How is that made, Paracelsus? With pulp, or apricot juice?
Here's the recipe I found for apricot curd, but I was thinking that since the lemon curd depends a lot for its intense flavoring on the peel, then maybe using dried fruits in some of these other curd recipes would work. This one gives you a choice. I haven't tried it yet. I wonder if using dried apricots and soaking them in apricot juice instead of water would help intensify the flavor:
Apricot Curd Recipe
1½ lbs (675 g) fresh apricots or 1 lb (450 g) dried
Juice of 2 lemons
4 free-range eggs
1 lb (450 g) sugar
4 oz (112 g) unsalted butter
Wash fresh apricots in hot water. Soak dried apricots for 24 hours in water. Cook the apricots in a pan with just enough water to prevent them burning. When soft, push through a strainer into a medium-sized mixing bowl, pressing down on the fruit with a wooden spoon. Throw away the skins left in the strainer.
Put another heatproof bowl over a pan of simmering water and melt the butter. Beat the eggs lightly and stir into the bowl with the sugar, apricot puree and the juice of the lemons. Cook the mixture, stirring frequently, for 25 to 30 minutes or until it thickens. Remove the bowl from the heat and pour the curd into clean, dry, warm, sterilized jars. Seal and cover. Label with date and contents when fully cooled. Keep in a cool, dry place or refrigerate.
I think my laziness will protect me here. Altho I do get those spurts of "I gotta cook something from scratch", usually it hits me at midnight so I mess up a lot of pans and dishes and by the time Im finished, Im too tired to clean up the mess at 2 AM. Like I said, my laziness should protect me. That sounds really yummy and Ive never had it before. I am saving the recipe but I'll probably never get around to really making it...probably but I do have some lemons on hand...back later. Things to do.chuckle
I've frozen apricot curd and lemon curd. Both will easily last three months, if not longer.
There's only one USDA-approved and tested recipe for a canned lemon curd (It's considered risky due to the eggs and butter) but it calls for bottled lemon juice, which I think is a travesty.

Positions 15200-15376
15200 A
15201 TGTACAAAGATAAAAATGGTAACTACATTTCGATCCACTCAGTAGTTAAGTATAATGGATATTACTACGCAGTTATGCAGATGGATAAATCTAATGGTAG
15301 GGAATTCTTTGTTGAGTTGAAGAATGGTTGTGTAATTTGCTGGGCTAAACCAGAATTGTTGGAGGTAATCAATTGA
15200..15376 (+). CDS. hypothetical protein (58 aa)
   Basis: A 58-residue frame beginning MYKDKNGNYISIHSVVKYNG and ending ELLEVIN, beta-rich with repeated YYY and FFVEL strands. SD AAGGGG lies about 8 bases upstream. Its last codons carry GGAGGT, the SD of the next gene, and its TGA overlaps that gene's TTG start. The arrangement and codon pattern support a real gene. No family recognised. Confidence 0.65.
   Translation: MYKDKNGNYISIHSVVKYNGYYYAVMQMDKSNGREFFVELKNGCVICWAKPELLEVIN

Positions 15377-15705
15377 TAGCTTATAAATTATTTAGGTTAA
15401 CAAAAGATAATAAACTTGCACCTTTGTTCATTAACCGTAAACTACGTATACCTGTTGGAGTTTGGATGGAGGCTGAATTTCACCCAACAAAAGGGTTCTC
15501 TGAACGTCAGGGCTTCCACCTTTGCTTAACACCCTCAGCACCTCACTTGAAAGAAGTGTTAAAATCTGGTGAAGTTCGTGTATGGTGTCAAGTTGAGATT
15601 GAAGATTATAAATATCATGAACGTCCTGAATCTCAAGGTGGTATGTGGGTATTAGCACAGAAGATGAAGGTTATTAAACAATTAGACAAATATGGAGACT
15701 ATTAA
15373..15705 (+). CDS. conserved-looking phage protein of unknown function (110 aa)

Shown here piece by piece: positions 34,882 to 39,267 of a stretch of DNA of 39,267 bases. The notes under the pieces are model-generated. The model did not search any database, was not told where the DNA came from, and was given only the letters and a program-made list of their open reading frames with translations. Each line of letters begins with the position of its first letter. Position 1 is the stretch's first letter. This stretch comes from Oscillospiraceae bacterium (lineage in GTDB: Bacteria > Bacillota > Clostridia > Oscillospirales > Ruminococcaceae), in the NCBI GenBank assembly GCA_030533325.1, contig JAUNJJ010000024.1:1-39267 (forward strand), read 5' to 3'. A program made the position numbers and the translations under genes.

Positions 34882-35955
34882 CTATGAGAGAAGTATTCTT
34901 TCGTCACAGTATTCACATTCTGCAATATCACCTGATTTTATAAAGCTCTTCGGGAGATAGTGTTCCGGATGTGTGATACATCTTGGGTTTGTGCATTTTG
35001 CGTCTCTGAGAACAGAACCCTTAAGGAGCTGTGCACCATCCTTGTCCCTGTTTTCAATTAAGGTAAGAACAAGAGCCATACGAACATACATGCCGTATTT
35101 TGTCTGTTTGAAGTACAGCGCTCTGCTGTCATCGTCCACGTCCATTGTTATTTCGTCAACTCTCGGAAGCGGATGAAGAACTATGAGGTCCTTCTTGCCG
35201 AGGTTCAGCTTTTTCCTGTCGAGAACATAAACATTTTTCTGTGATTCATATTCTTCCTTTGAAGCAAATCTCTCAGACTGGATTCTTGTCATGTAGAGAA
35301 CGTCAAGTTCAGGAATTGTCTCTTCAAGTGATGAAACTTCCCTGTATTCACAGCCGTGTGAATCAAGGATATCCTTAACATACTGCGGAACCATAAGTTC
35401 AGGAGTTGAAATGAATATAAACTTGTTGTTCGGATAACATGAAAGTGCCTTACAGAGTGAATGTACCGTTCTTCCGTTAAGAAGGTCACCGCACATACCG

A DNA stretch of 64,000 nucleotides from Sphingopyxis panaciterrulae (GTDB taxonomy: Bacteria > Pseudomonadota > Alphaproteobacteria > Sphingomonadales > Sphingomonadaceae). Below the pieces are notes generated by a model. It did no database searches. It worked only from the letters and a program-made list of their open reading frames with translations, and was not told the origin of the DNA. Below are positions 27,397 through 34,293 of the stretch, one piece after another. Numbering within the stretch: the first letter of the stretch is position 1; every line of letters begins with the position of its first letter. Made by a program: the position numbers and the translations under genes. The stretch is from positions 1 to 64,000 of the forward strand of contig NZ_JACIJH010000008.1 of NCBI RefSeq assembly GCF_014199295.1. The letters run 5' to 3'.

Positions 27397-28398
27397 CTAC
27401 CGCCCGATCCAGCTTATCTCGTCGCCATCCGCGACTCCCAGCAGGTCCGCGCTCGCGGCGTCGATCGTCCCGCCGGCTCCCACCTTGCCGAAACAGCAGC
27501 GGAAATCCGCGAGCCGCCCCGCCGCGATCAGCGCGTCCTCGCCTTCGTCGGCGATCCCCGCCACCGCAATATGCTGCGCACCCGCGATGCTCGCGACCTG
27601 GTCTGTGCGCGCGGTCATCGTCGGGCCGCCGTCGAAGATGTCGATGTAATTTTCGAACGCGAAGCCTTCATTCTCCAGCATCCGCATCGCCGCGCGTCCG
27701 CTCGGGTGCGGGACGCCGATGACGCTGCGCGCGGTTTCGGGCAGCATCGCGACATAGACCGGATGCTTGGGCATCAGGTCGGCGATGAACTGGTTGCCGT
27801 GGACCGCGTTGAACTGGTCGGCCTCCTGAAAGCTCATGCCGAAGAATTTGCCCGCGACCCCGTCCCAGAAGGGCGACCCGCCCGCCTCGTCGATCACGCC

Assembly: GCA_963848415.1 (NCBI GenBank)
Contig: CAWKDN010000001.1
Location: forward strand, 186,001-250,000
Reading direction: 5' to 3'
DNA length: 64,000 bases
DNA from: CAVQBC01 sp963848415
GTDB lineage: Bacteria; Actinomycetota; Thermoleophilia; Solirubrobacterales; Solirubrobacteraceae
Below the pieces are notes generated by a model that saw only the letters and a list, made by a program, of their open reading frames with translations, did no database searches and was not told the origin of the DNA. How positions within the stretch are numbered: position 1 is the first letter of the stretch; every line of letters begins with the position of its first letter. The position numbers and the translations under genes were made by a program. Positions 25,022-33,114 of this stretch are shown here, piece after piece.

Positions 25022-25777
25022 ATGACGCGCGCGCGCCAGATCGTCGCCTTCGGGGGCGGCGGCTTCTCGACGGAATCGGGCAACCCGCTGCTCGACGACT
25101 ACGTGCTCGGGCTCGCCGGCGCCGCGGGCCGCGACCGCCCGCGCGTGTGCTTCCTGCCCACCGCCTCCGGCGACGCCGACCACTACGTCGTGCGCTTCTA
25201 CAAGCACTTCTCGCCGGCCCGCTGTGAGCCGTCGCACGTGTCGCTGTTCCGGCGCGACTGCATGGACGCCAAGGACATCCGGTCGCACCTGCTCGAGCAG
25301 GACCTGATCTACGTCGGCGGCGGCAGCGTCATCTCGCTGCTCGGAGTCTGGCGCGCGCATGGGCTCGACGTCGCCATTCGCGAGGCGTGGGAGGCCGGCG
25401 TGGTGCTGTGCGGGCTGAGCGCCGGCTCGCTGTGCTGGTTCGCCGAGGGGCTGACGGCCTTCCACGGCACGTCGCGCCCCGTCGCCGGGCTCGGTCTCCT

Linda Amendt's Blue Ribbon Preserves includes several pressure canned curds. The recipes are excellent, but in an email she acknowledged no testing had been done to verify whether the final product was safely shelf stable. She now refrigerates or freezes her recipes.
Thanks, Carolyn. So good to know about freezing, will feel better making it now, knowing it doesn't have to be eaten all in one day.lol
I might* try canning as well. Half pint would be the perfect size. Which makes me wonder about something else. I assume the bottled juice is used because of the constant acidity.
But If I want to try the fresh juice option..Is there any benifit, in terms of safety to using the squat flat, half pint jars? Do they help with dense ingredients that heat has trouble getting to the center of?
I'm sure the bottled lemon juice is due to consistent acidity. However, I have no idea if the shape of the jar makes a difference or not. I know there are ways to calculate headspace which varies depending upon the opening (as opposed to standard inch or partial inch instructions) but with no testing I don't know whether heat penetration is better, worse or the same.
For myself, when Amendt told me her recipes weren't tested and she no longer canned curds, that took care of the issue for me. The other thing is I want to retain as much of the original quality as possible as curds tend to be time-consuming (at least the way I make them) and expensive. I can't imagine pressure canning without a risk of breaking down the curd or experiencing some of the unfavorable changes in flavor that can come with the application of heat.
So even if safety weren't a concern, I'd nix the idea of canning (for myself personally anyway).